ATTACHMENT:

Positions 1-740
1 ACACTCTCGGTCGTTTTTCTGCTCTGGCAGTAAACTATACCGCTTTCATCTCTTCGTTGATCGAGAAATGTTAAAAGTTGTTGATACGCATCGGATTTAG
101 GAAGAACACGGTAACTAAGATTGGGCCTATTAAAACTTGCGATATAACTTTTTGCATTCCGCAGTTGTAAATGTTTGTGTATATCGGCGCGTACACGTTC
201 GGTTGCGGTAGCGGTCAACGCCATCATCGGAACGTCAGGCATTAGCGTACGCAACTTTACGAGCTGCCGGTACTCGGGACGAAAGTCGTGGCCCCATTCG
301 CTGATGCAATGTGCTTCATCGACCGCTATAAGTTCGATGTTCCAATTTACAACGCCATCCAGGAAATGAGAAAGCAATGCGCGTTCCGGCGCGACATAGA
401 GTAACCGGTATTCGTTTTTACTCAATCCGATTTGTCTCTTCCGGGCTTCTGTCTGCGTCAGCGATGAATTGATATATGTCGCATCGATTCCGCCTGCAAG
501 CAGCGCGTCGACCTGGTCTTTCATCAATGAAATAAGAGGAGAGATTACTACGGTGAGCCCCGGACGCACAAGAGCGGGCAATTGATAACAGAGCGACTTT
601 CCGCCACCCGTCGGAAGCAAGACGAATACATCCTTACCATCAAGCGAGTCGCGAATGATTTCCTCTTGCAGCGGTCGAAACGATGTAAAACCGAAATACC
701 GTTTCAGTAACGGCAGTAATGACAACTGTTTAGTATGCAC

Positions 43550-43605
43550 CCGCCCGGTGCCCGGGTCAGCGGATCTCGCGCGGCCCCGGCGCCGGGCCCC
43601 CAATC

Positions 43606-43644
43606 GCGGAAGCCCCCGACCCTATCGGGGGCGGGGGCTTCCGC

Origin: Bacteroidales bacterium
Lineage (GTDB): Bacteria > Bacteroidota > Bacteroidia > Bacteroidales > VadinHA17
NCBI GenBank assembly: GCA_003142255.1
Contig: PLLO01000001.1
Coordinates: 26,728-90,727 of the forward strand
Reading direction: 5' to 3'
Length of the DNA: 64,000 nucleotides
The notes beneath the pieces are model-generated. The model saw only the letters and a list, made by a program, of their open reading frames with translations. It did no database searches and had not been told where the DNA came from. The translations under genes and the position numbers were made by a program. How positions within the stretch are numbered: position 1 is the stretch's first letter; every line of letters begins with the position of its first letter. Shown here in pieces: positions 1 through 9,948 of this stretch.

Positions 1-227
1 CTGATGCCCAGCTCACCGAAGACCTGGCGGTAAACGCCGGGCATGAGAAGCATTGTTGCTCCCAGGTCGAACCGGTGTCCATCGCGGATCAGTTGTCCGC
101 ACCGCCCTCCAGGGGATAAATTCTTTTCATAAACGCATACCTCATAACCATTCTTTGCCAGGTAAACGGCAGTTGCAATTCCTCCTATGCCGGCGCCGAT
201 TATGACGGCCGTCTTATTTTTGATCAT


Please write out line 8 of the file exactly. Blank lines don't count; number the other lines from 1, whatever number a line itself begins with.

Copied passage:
601 CCGCCACCCGTCGGAAGCAAGACGAATACATCCTTACCATCAAGCGAGTCGCGAATGATTTCCTCTTGCAGCGGTCGAAACGATGTAAAACCGAAATACC